[Use of tobacco among Norwegian pupils in secondary school 1975-2005].
ABSTRACT The proportion of daily smokers in the adult Norwegian population is gradually decreasing. We have examined changes in smoking among secondary school students (1975 - 2005) and changes in snus use (smokeless tobacco) from 1985 through 2005.
The data stem from a series of nationwide surveys carried out by the Norwegian Directorate of Health every fifth year since 1975. The present analyses are based on samples of students born on the 6 th day of any month (n = 32669) in the period 1975 - 2005.
The proportion of daily smokers among 15-year-olds was highest in 1975 (22.6 % among males and 28.4 % among females) and lowest in 2005 (8.5 % among males and 9.5 % among females). There were periods with no decrease during the 1980s and 1990s, and even an increase in smoking. From 2000 to 2005, the proportion of smokers decreased markedly irrespective of how smoking is defined - in all three grades - and for both sexes. The proportion of 15-year-old boys who used snus daily dropped markedly from 1985 to 1990, and increased steadily thereafter (7.9 % in 2005).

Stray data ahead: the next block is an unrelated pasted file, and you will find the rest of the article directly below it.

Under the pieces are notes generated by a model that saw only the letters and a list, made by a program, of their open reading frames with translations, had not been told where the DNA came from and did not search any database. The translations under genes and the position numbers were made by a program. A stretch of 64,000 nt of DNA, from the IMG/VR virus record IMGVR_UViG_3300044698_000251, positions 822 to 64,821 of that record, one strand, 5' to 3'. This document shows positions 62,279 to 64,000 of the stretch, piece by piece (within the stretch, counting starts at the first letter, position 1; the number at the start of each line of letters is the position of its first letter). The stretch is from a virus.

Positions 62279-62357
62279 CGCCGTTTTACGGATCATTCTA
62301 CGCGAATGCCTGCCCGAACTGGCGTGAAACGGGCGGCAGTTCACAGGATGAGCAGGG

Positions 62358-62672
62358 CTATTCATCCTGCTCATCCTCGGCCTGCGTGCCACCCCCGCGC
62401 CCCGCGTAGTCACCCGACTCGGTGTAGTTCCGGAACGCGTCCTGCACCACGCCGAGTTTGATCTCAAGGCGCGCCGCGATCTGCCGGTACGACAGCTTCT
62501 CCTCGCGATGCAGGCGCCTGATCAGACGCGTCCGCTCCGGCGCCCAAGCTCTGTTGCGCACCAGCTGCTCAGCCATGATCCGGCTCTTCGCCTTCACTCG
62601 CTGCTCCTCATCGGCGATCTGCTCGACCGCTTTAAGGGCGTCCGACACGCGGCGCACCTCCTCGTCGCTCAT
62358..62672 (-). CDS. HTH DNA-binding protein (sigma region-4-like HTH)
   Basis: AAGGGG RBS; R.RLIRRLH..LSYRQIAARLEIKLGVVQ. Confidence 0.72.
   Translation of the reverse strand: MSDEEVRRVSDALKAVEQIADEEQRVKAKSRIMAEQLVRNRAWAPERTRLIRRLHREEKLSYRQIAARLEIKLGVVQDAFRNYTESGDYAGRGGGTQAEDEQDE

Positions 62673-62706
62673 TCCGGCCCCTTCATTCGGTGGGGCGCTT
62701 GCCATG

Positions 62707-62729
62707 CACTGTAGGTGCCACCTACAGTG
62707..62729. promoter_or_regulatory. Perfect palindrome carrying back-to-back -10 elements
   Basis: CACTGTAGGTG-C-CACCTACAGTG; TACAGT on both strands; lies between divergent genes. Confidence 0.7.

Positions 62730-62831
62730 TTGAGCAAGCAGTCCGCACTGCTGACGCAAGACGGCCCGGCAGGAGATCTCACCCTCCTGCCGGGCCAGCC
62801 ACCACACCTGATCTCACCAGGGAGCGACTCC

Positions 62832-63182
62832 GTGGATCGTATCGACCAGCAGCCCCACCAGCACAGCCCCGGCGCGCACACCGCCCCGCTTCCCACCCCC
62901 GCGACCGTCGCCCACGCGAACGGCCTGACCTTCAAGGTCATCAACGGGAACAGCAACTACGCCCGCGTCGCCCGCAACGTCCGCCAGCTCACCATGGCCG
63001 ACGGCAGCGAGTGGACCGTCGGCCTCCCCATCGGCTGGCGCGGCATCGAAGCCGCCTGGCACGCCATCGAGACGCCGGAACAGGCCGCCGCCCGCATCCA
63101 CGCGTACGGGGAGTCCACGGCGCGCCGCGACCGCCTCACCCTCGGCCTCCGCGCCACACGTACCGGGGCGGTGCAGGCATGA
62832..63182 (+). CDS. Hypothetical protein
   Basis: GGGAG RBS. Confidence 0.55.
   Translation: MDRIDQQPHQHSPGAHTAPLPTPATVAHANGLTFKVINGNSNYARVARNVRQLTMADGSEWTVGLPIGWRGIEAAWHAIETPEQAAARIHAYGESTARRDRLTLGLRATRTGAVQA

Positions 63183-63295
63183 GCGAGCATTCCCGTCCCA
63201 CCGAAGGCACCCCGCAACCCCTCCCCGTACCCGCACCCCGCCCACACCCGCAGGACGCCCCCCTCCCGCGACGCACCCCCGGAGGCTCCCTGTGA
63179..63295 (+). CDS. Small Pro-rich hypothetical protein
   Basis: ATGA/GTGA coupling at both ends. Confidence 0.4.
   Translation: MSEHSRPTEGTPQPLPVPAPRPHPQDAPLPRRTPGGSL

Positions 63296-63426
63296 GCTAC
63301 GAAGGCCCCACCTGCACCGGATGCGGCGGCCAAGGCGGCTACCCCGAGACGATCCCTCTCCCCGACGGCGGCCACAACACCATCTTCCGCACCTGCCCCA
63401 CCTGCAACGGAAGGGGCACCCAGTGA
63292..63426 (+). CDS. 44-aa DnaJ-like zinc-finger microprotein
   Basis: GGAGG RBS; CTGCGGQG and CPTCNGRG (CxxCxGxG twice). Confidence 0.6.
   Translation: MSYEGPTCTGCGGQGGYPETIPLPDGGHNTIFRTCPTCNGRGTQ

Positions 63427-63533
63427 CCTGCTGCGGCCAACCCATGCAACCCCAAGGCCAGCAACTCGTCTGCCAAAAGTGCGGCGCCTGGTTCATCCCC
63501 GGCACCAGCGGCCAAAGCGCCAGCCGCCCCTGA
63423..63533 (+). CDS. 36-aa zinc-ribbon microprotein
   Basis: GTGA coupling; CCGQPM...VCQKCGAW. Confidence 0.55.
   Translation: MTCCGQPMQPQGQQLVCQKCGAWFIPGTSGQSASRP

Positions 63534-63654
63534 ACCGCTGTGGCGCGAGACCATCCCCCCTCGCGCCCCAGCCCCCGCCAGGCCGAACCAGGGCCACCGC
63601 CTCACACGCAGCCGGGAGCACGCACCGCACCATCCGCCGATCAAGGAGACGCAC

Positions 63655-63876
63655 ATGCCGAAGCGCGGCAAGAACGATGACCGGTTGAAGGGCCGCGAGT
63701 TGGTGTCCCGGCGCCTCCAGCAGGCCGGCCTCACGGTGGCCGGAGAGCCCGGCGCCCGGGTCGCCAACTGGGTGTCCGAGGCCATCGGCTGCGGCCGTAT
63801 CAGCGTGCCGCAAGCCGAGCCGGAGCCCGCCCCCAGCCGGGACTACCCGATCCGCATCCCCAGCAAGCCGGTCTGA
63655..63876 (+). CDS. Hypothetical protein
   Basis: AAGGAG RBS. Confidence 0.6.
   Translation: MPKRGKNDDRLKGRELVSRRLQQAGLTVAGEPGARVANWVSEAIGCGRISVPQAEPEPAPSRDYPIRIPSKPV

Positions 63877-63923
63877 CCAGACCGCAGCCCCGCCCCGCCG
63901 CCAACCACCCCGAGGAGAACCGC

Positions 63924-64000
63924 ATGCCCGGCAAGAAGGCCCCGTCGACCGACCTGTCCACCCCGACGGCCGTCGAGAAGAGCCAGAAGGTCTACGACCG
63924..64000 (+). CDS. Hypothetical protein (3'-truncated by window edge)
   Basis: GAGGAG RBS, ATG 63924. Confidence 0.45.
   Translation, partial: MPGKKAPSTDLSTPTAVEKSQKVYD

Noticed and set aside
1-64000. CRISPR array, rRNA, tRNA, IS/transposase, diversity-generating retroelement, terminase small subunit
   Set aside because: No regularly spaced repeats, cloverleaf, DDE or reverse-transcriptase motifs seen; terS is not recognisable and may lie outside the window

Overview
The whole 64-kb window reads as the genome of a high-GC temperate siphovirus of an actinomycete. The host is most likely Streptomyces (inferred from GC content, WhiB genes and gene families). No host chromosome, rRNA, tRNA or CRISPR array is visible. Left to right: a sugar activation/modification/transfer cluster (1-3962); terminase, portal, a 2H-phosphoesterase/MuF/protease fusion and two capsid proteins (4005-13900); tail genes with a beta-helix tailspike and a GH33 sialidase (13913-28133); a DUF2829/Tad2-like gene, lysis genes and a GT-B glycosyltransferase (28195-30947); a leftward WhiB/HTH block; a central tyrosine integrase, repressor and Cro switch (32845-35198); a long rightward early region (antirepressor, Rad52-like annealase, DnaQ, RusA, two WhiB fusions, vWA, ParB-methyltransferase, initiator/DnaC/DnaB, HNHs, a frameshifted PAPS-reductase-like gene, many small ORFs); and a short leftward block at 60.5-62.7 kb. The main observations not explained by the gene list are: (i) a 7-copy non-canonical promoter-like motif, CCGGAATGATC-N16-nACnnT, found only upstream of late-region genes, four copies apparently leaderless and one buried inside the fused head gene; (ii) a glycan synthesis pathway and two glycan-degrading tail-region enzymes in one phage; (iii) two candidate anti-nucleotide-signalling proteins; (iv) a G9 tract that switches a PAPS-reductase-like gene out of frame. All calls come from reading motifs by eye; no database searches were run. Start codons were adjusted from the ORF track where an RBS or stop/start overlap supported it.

The marked decrease in smoking among secondary school students from 2000 to 2005 may result in that fewer of these students will ever start smoking.